How do you survive a super typhoon with the destructive force of an atomic bomb? How did the people of Tacloban City, who survived the wrath of Typhoon Yolanda (international name Haiyan), cope in the aftermath of a storm for the ages? What was it like on the ground for aid workers in the city, weeks and months later?
More than two years after the strongest recorded typhoon on Earth claimed the lives of at least 6,300 in Tacloban and elsewhere in the Philippines, William Rodney “Bill” Shaw attempts to answer these questions – and some of his own – from the perspective of those who lived through its horrors in the new book “Yolanda: The Roaring, The Waves, The Waiting”.
Self-published by Shaw and printed in the Philippines, the book is based on the experiences of seven individuals living in Tacloban before, during and after Yolanda. Their stories are retold and mixed with the American’s own insights as an aid worker who volunteered in Tacloban for four months, distributing food, relief packs, and building homes for the city’s survivors.
“These seven lives represent a complicated intersection — of understanding and misunderstanding, freedom and captivity, personal faith and cultural beliefs,” Shaw says in a note on the book’s back cover. “We can find heroes in these pages, but no winners. Yolanda underscores the face of catastrophe, where everyone suffers and everyone struggles to overcome.”
ABOUT THE AUTHOR
Bill Shaw and his wife Deborah — a photographer who took the images found in the “Yolanda” book — first came to the Philippines in 2002 with Summer Institute of Linguistics (SIL Philippines). Bill also worked as an administrator at Faith Academy in Cainta, Rizal until 2004.
With Filipino friends, the Shaws also founded Urban Opportunities for Change Foundation Inc., which published “The Jeepney” street magazine in the Philippines in 2008. It followed the concept of “street papers” that provide employment for the homeless and indigent in First World countries.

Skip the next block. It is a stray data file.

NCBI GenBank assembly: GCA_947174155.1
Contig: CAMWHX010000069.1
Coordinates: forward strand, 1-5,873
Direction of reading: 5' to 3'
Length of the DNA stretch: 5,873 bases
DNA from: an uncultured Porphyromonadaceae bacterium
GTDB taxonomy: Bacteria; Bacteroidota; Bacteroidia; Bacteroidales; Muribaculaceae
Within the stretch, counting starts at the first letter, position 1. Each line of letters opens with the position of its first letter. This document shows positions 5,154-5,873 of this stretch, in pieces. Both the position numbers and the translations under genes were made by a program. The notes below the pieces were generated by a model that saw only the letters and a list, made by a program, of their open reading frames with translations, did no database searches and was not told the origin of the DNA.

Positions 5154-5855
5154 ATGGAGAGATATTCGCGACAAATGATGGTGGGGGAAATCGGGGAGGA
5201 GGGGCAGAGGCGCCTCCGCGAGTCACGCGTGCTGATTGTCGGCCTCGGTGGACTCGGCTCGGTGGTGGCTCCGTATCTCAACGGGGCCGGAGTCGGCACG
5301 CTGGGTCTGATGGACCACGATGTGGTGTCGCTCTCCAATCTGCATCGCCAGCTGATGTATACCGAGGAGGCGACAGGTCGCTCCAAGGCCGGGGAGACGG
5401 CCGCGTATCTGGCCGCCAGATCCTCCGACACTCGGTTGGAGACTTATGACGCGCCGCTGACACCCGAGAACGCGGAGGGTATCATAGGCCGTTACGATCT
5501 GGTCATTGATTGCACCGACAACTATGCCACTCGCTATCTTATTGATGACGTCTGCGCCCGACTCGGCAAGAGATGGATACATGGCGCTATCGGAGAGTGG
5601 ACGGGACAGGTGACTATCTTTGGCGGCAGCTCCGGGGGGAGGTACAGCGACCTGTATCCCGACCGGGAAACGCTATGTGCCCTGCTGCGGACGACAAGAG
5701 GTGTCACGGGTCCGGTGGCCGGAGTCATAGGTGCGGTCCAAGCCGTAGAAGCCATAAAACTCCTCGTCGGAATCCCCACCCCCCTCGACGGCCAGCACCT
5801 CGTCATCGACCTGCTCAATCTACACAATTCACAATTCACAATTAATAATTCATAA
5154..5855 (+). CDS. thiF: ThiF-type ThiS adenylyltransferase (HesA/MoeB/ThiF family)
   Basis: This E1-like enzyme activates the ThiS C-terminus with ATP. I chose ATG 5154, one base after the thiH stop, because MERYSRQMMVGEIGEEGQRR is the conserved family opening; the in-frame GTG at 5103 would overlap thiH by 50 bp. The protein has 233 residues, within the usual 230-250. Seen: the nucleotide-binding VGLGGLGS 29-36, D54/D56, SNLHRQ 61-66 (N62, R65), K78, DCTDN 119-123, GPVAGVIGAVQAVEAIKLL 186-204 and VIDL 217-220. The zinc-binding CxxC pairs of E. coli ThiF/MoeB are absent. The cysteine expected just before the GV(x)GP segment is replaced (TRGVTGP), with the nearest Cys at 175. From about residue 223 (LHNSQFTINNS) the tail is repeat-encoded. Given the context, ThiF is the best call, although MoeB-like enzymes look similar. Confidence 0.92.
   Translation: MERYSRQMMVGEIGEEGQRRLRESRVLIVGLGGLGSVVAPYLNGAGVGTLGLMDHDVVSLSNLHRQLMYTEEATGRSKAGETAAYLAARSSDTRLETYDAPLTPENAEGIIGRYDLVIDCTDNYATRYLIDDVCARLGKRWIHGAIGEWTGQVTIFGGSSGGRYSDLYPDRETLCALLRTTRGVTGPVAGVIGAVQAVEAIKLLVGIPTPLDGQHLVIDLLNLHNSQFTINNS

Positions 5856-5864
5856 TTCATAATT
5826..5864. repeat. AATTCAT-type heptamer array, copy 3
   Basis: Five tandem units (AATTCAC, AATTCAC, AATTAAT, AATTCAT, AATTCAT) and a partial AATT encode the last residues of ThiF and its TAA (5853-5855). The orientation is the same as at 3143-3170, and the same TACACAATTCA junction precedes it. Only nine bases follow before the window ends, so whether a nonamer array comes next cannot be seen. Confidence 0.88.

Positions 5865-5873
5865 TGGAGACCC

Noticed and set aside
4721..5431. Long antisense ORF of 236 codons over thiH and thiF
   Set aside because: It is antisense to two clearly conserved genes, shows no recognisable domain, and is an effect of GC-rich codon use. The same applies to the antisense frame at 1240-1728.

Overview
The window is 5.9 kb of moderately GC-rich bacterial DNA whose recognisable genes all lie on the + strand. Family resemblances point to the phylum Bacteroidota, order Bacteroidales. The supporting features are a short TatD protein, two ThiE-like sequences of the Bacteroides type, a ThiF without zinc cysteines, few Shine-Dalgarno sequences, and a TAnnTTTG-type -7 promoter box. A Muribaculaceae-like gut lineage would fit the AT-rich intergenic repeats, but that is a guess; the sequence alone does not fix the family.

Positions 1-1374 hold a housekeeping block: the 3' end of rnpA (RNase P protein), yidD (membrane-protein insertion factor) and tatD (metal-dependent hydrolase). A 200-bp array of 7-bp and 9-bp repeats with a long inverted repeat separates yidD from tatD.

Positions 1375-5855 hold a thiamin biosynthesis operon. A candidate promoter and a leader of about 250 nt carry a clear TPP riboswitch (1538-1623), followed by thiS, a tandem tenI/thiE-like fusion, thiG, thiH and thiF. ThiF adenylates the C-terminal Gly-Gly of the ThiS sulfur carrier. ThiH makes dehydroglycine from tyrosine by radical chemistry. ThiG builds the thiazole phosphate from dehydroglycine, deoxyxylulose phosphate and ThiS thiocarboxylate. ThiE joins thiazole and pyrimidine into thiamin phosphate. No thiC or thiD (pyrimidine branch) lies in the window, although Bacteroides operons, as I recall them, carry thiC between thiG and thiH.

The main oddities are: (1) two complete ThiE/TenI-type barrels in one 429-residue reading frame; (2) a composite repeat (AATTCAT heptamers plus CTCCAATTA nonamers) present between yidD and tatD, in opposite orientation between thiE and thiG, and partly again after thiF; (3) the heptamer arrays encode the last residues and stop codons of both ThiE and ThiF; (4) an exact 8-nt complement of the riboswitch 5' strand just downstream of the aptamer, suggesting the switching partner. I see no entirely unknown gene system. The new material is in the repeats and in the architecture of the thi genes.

Urban was also responsible for forming and sending football teams to represent the Philippines to the Homeless World Cup, which uses “the beautiful game” to inspire homeless people to change their own lives. Over 70 countries participate in this annual tournament.
Bill and Debbi currently live and work in Traverse City, Michigan. Bill sits on the Board of Speak Up Magazine, Inc., and Speak Up Michigan, Inc., both non-profits giving jobs and a voice to people experiencing homelessness in Michigan and North Carolina. They also manage a series of rental properties and occasionally take on electrical contracting projects.
ABOUT THE BOOK
“Yolanda: The Roaring, The Waves, The Waiting” (224 pages, self-published by William Shaw through Urban Opportunities for Change LLC) is available in the Philippines for Php 500.
Please send orders to Kids International Ministries (KIM), c/o New Faith Family Children’s Home Foundation, #3 Birds of Paradise, Valley Golf Road, Cainta, Rizal, Philippines 1900. You may also call KIM at +632 658 4820.
Eighty percent (80%) of the proceeds of the book will go to KIM’s disaster relief efforts in Tacloban City.
“Yolanda: The Roaring, The Waves, The Waiting” will be launched today February 18, 2016 (Thursday) at the Nuvo bar in Greenbelt 2 in Makati City from 4:30 to 8:00 p.m.
It will also be launched in Tacloban City on February 20, 2016 (Saturday) at the “Lighthouse”, Lot# 36708, near Payapay Bridge, from 2:00 to 5:00 pm.
FOR MEDIA INQUIRIES, PLEASE CONTACT: Jimbo Gulle, phones (0917) 775-1479 or (0919) 999-5166; email: jimbo dot gulle at gmail dot com